Faulty Turbocharger Boost Sensor
To determine if a faulty turbocharger boost sensor is causing excessive white smoke, perform the following:
- Check the condition of the boost air combination sensor (look for cracks, corrosion, missing or bent pins).
- Resolve the faulty turbocharger boost sensor; refer to "11.2.1 Turbocharger Boost Sensor Resolution" .
Turbocharger Boost Sensor Resolution
Perform the following steps to resolve a faulty turbocharger boost sensor:
- Disconnect harness connection from turbocharger boost sensor and remove two bolts securing the boost sensor to the air intake manifold. Discard sensor.
- Secure the turbocharger boost sensor to the air intake manifold with two bolts. Torque bolts to 11 N·m (96 lb·in.).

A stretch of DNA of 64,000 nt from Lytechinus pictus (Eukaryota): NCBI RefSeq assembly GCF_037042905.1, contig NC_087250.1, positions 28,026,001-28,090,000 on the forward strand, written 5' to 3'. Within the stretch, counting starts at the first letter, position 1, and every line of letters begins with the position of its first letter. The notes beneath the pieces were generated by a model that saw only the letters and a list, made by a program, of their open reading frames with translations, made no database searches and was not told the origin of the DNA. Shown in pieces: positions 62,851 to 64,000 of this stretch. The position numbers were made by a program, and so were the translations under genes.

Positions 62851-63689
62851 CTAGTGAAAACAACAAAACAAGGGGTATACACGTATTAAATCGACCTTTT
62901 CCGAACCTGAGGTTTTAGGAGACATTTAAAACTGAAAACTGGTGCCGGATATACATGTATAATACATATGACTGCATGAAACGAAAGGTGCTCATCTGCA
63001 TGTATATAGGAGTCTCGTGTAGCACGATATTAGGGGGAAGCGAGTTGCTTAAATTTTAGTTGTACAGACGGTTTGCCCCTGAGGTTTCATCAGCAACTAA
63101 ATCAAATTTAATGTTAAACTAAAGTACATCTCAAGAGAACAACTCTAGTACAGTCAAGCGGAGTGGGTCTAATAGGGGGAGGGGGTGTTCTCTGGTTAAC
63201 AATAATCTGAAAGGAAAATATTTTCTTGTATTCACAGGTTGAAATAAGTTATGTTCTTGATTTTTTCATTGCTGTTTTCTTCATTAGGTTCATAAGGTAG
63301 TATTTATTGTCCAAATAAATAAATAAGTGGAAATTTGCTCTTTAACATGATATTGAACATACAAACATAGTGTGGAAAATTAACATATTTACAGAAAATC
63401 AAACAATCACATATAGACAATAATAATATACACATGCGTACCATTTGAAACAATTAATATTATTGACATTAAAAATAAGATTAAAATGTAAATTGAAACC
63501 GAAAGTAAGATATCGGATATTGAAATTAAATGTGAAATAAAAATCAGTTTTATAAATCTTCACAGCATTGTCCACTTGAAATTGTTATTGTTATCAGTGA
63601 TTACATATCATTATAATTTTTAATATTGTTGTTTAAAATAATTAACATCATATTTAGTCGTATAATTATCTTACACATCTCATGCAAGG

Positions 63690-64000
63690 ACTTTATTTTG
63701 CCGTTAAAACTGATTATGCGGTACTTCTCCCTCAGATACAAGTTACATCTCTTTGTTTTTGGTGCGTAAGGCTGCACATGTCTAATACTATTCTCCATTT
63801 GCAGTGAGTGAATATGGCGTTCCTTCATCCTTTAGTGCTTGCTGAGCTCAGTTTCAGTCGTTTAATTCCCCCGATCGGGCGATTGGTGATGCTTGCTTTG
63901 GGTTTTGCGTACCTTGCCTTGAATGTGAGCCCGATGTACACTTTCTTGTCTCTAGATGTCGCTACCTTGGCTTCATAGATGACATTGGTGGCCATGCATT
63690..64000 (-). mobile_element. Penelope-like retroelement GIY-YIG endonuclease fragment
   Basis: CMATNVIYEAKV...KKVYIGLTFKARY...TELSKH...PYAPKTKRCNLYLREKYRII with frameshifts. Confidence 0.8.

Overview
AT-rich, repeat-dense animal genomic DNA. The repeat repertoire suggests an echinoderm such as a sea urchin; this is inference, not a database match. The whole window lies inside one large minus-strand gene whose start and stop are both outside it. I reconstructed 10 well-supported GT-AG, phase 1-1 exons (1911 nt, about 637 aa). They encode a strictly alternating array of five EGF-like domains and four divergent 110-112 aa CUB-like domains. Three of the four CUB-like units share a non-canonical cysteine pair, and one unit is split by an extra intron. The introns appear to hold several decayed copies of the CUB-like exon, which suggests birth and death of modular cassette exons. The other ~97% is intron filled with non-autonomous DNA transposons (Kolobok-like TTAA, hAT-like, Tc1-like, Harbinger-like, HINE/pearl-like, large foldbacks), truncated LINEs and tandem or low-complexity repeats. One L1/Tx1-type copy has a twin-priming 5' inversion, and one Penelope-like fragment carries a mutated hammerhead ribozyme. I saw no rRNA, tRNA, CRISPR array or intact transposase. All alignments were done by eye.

- Connect the harness connector to the boost sensor.
- Verify the turbocharger boost sensor resolution; refer to "18.104.22.168 Test Engine with Replace Turbocharger Boost Sensor" .
Test Engine with Replace Turbocharger Boost Sensor
Perform the following to determine if replacing the turbocharger boost sensor corrected the excessive white smoke condition:
To avoid injury before starting and running the engine, ensure the vehicle is parked on a level surface, parking brake is set, and the wheels are blocked.
- Start the engine.
- Run the engine speed to full load.
- Visually inspect the exhaust for excessive white smoke.
- If the engine exhaust emission appears normal, no further troubleshooting is required. Shut down the engine.
- If the engine exhaust emission is excessive, shut down the engine, check for a malfunctioning air intake (grid) preheater. Refer to "11.3 Malfunctioning Air Intake (Grid) Preheater" .
|EPA07 MBE 4000 DDEC VI Troubleshooting Guide - 6SE568|
|Generated on 10-13-2008|